The most difficult modification was fashioning pins to make contact from the junction box with the inside contacts on the camera. I made two brass spring-loaded pins that fit within the junction box and extend to touch the two contacts inside the camera. The pins extend 1/8" into the inside of camera. Figure 2 shows the inside of the camera’s back. Since the walls of the junction box precluded a nice fit to the contacts, I filed down the inside of junction box to accommodate a holder for the pins. The new thickness, after filing, was 1/16". To hold the brass pins in place I needed some type of holder. After experimenting with various plastics I ended up using an old piece of circuit board. I glued six layers of circuit board together and sized it to 1/2" by 1/4" and 1/2" deep. I continued to refine the holder and drilled holes to hold the brass pins and springs.

Figure 2. Inside of Quartz Data Back

The circuit I used is based on IR Remote Control Toggle Switch circuit in the Encyclopedia of Electronic Circuits (Reference 3). I made several modifications to the circuit. One modification was to use a 100mA, 5Vdc 78L05 regulator (NTE part number 977). I replaced the 27K ohm, 1/4 Watt resistors with 33K ohm, 1/4 Watt resistors. I used a 2N2907 PNP transistor in place of the 2N3906 PNP transistor and a 2N2222A NPN transistor in place of the 2N3904 NPN transistor. I added a Light Emitting Diode (LED) and 10K ohm, 1/4 Watt resistor for an ON/OFF indication. Other changes included an added LED and 4.7K ohm resistor to indicate IR Received and a added Reset Switch tied to the 4013 CMOS D flip flop on the circuit board. The IR Remote Control module was taken from an old Sony Beta VCR. This module is housed in a metal can with a window for IR radiation and an output amplifier. For size considerations I etched a single sided circuit board. Its size was 1 3/4" by 1 9/16". On the board I included a socket for the 4013 DIP CMOS D flip-flop. I fashioned mating sockets out of brass tubing for the tops of the brass pins that protruded from the top of the circuit board. The circuit is powered by a 9Vdc transistor battery, which is fitted inside the junction box compartment. Figure 3 shows the completed circuitry and battery installed in the junction box.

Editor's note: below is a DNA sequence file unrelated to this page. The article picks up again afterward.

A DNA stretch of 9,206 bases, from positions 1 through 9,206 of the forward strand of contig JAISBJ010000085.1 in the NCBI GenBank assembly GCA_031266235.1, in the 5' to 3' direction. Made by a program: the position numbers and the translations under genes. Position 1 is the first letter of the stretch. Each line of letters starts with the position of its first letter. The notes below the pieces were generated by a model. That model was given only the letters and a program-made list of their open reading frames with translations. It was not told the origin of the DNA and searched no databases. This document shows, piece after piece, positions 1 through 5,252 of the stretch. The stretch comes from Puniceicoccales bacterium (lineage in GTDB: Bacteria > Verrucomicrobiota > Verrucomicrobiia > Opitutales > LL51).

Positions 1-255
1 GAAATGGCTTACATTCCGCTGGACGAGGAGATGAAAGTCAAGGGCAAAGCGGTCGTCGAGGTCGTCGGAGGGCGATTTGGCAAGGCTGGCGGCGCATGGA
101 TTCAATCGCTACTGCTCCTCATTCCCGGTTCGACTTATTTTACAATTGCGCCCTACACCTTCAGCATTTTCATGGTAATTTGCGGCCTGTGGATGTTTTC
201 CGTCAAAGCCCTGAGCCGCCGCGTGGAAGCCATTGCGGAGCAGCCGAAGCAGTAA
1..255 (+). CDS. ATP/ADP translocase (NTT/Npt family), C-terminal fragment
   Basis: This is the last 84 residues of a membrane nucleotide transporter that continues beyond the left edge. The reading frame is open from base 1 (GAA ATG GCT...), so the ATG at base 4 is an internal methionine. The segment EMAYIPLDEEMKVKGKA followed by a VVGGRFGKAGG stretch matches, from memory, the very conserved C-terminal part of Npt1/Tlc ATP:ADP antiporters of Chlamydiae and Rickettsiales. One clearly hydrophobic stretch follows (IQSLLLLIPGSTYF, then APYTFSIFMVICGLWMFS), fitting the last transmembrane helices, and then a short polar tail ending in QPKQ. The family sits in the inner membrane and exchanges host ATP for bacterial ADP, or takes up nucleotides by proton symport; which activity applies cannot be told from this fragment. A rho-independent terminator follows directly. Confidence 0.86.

Figure 3. Inside of junction box showing circuitry and battery

The front panel controls were placed on a 1/16" thick aluminum plate which was attached to the junction box by means of four 6-32 flat headed machine screws. Holes for an ON/OFF switch and a green LED were drilled in the bottom middle of the plate. A square hole was cut for the IR Receiver window while a round hole was drilled for a red LED indicator. Holes were drilled for a normally closed push button and a 5mm blue LED. Labeling for the front plate was accomplished by scanning the plate on a computer after the holes were drilled. I then opened the scanned image in CorelDraw 8.0. The front plate label was designed in CorelDraw 8.0 and printed out on a transparent 2" by 4" label. The backing was removed from the label and adhered to the metal plate. Holes through the label were punched or drilled to access the controls. A complete schematic for the circuit is given in Figure 4.

The IR remote control draws 5.5mA of current when on and 7mA when IR is received. For a 9v DC alkaline battery with a 170mAHr capacity the unit would last some 36 hours if used continuously. The unit works with any remote. Presently the unit has fired the trigger from up to 40 feet away. If the unit is placed too close to a heat source a false trigger may occur. An IR filter placed in front of the IR Receiver window should help alleviate this.

I have successfully taken indoor and outdoor pictures using the remote with no light leaks.

Figure 4. IR Remote Control Schematic